For Warriors, new faces, old result; ‘This team is the NBA champ’
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Art Spander in David West, Jordan Bell, Kevin Durant, Trail Blazers, Warriors, articles, basketball

By Art Spander

OAKLAND, Calif. — No Steph? No Draymond? No Zaza? Three starters missing because of injuries? Ehhh. Maybe if the entire lineup was on the bench, the Warriors might be in trouble. Repeat: might.

But as one of the guys who did play, Kevin Durant, reminded us après game, “This team is the NBA champion.” And, one implies, believes it will be again, a third time in four years.

But we get ahead of ourselves, a legitimate failing when dealing with the Dubs. No matter who’s on court or who isn’t, the script seems wonderfully boring — wonderfully if you’re a Warriors partisan.

On Monday, with three-fifths of the normal starting lineup unable to take part, the Dubs whipped the Portland Trail Blazers, 111-104, at the Oracle.

It was a bit of a bummer that Nick Young was elbowed in the head in the third quarter and incurred a concussion. Not to make light of the matter. Concussions are serious, but somehow a blow to the head, sprained ankles (Steph Curry) and sore shoulders (Draymond Green and Zaza Pachulia) have little effect.

Not when there’s a rookie name Jordan Bell. Or veterans such as David West or Omri Casspi.

Strength in numbers. You’ve heard it and read it ad infinitum. But that’s what the Warriors have. Just swallow hard and accept the repetition. And the success.

That was the Dubs’ seventh win in a row, the previous six, of course, coming on an historic (for them) road trip when they swept through the country from La-La Land (Lakers) to the Atlantic (Miami) without a loss, if you don’t count losing Curry when he stepped not lightly but on an opponent’s foot.

The Warriors were up by 20 much of the second half Monday against the Blazers, but as so often happens in a sport governed by a 24-second clock, big leads are difficult to retain, especially when Portland has that Oakland kid, Damian Lillard, who scored 39.

Durant had 28, nine rebounds and three blocks. Bell had the block of the night and 11 points. Klay Thompson had 24 points, And the NBA's most senior player, 37-year-old West — “I like competing,” was his reason not to retire — had 10 points.

“David’s had a spectacular season,” said Steve Kerr, the Warriors coach. “Every night he makes five or six shots and blocks shots. He’s one of the smartest players on the floor. A guy who’s a been a star, this late in a career, is like playing with house money.”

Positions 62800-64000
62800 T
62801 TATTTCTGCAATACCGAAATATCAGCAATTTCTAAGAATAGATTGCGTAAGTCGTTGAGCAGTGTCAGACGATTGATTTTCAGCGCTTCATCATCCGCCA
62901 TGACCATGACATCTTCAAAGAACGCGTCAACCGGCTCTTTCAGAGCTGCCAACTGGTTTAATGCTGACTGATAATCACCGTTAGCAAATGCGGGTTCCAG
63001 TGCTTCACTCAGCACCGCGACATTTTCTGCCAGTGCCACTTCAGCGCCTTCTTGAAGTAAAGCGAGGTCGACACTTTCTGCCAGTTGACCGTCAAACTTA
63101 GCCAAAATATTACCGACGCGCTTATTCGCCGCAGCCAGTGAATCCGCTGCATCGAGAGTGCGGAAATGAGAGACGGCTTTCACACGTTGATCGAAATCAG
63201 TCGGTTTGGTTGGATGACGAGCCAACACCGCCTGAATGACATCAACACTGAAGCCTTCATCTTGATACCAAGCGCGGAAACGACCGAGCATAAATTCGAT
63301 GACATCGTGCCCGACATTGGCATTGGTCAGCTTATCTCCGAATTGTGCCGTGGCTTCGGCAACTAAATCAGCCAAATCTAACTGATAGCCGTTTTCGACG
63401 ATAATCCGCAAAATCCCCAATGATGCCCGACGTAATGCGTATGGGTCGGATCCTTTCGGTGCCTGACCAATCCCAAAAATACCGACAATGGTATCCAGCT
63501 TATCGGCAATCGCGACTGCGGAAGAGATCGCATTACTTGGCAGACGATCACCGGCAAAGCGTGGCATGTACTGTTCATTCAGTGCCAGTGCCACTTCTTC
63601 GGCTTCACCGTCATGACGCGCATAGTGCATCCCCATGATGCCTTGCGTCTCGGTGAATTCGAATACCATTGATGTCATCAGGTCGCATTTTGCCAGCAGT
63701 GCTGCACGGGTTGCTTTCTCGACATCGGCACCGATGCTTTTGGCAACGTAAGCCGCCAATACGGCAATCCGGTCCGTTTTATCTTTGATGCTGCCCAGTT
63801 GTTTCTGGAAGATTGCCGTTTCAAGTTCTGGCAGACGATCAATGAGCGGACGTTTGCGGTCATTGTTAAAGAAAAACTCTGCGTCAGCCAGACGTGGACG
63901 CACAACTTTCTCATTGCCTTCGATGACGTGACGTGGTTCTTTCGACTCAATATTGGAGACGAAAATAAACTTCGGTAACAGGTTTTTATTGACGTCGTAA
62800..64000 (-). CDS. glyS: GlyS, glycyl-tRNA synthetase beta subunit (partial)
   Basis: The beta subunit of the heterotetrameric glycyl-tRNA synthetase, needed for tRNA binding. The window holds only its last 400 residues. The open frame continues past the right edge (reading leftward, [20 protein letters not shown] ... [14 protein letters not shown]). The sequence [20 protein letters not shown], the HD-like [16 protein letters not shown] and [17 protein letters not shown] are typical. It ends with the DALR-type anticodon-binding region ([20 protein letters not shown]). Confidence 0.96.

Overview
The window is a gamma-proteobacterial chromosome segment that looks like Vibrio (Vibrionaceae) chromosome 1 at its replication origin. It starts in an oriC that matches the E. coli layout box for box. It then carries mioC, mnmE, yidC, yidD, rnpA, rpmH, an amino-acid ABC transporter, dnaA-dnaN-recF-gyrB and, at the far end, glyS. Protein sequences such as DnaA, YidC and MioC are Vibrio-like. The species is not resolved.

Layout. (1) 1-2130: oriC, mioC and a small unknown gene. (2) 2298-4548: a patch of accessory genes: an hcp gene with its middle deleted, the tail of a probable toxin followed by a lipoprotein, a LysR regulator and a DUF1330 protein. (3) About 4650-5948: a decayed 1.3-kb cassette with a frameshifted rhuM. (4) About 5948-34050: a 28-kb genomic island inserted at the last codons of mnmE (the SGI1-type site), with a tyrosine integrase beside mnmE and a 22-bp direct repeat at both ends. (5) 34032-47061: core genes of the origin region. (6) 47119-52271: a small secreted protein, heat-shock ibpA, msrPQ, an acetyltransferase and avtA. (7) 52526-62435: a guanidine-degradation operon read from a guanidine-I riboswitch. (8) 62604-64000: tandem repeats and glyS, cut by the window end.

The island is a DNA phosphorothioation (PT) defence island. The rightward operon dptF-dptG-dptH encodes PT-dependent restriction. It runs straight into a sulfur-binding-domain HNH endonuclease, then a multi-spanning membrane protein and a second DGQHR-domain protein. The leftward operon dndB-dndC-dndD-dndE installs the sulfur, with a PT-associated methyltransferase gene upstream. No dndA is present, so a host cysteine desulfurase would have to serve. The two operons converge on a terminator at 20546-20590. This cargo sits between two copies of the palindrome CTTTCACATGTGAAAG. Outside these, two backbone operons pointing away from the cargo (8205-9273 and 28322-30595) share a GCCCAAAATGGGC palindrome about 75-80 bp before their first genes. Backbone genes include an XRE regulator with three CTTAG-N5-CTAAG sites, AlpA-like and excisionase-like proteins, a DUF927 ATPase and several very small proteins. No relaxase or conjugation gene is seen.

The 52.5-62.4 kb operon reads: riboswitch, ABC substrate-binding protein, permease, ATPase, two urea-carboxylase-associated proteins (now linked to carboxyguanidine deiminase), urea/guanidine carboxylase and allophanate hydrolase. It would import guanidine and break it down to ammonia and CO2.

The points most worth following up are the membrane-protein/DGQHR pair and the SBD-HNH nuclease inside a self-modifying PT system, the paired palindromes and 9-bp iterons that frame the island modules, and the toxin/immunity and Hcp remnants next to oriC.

At 22, Bell is 15 years younger than West, but as Kerr said when asked about integrating young and old(er), experienced and inexperienced, “It’s not hard when you have people with talent who are willing to work.”

Said West, about Bell, Young and Casspi, new this season, “Those guys figure it out. Bell is learning quickly. He’s been getting a crash course from all the coaches and the veterans. It’s a golden opportunity just being around such great players.”

Kerr said using Bell — the coach teased pre-game and waited to announce him as his fifth starter — becomes a trade-off between youthful exuberance and youthful mistakes. “We point them out,” the coach explained. “He’s been coming on fast.”

Kerr was particularly enthused by the Warriors’ defense, especially without Draymond, the NBA Defensive Player of the Year for 2016-17. “Jordan was really powerful," he said. "That makes him feel good. That makes us feel good.”

Teams occasionally get sloppy in the first home game after a long trip. There’s a tendency to relax. But Durant said the two days off between the Friday night game at Detroit and Monday night game in Oakland allowed time to refocus.

He also pointed out that, no matter who couldn’t play, the people who did play were 6-foot-11, 6-7 and 6-6 and with plenty of reach. “We know how to play defense,” said Durant. “We’re not going to give up how we approach a game.”

No matter who can play or can’t.

Article originally appeared on Art Spander (http://artspander.com/).
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